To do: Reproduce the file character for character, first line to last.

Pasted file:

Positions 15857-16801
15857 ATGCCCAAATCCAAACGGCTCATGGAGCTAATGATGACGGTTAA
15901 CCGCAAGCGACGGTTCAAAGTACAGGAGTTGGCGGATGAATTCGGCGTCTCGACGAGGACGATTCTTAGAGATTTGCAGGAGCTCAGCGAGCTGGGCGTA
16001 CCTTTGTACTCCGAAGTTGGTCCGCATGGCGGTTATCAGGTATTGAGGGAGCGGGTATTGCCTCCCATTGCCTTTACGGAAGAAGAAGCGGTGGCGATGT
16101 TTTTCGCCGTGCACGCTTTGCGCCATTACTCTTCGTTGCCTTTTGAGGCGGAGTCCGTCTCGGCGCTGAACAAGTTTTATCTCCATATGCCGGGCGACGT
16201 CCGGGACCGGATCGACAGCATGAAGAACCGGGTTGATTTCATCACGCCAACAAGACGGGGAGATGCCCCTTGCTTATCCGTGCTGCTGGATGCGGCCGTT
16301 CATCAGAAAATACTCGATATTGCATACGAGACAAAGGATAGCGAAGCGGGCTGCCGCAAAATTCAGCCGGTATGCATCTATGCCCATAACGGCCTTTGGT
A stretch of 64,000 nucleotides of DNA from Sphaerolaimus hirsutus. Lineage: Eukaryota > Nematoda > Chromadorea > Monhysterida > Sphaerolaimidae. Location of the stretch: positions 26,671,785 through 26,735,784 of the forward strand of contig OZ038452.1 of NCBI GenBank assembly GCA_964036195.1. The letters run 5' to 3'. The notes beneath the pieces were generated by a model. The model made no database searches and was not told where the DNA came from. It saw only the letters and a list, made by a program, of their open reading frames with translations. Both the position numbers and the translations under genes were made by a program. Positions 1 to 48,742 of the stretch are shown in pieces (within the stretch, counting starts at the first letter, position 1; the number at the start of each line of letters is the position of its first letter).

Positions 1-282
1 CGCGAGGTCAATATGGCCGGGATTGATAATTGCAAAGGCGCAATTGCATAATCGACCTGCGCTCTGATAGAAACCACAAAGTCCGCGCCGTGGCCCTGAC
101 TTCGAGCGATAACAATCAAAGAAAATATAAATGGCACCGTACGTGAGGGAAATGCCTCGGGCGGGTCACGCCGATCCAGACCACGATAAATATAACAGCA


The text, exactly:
Positions 15857-16801
15857 ATGCCCAAATCCAAACGGCTCATGGAGCTAATGATGACGGTTAA
15901 CCGCAAGCGACGGTTCAAAGTACAGGAGTTGGCGGATGAATTCGGCGTCTCGACGAGGACGATTCTTAGAGATTTGCAGGAGCTCAGCGAGCTGGGCGTA
16001 CCTTTGTACTCCGAAGTTGGTCCGCATGGCGGTTATCAGGTATTGAGGGAGCGGGTATTGCCTCCCATTGCCTTTACGGAAGAAGAAGCGGTGGCGATGT
16101 TTTTCGCCGTGCACGCTTTGCGCCATTACTCTTCGTTGCCTTTTGAGGCGGAGTCCGTCTCGGCGCTGAACAAGTTTTATCTCCATATGCCGGGCGACGT
16201 CCGGGACCGGATCGACAGCATGAAGAACCGGGTTGATTTCATCACGCCAACAAGACGGGGAGATGCCCCTTGCTTATCCGTGCTGCTGGATGCGGCCGTT
16301 CATCAGAAAATACTCGATATTGCATACGAGACAAAGGATAGCGAAGCGGGCTGCCGCAAAATTCAGCCGGTATGCATCTATGCCCATAACGGCCTTTGGT
A stretch of 64,000 nucleotides of DNA from Sphaerolaimus hirsutus. Lineage: Eukaryota > Nematoda > Chromadorea > Monhysterida > Sphaerolaimidae. Location of the stretch: positions 26,671,785 through 26,735,784 of the forward strand of contig OZ038452.1 of NCBI GenBank assembly GCA_964036195.1. The letters run 5' to 3'. The notes beneath the pieces were generated by a model. The model made no database searches and was not told where the DNA came from. It saw only the letters and a list, made by a program, of their open reading frames with translations. Both the position numbers and the translations under genes were made by a program. Positions 1 to 48,742 of the stretch are shown in pieces (within the stretch, counting starts at the first letter, position 1; the number at the start of each line of letters is the position of its first letter).

Positions 1-282
1 CGCGAGGTCAATATGGCCGGGATTGATAATTGCAAAGGCGCAATTGCATAATCGACCTGCGCTCTGATAGAAACCACAAAGTCCGCGCCGTGGCCCTGAC
101 TTCGAGCGATAACAATCAAAGAAAATATAAATGGCACCGTACGTGAGGGAAATGCCTCGGGCGGGTCACGCCGATCCAGACCACGATAAATATAACAGCA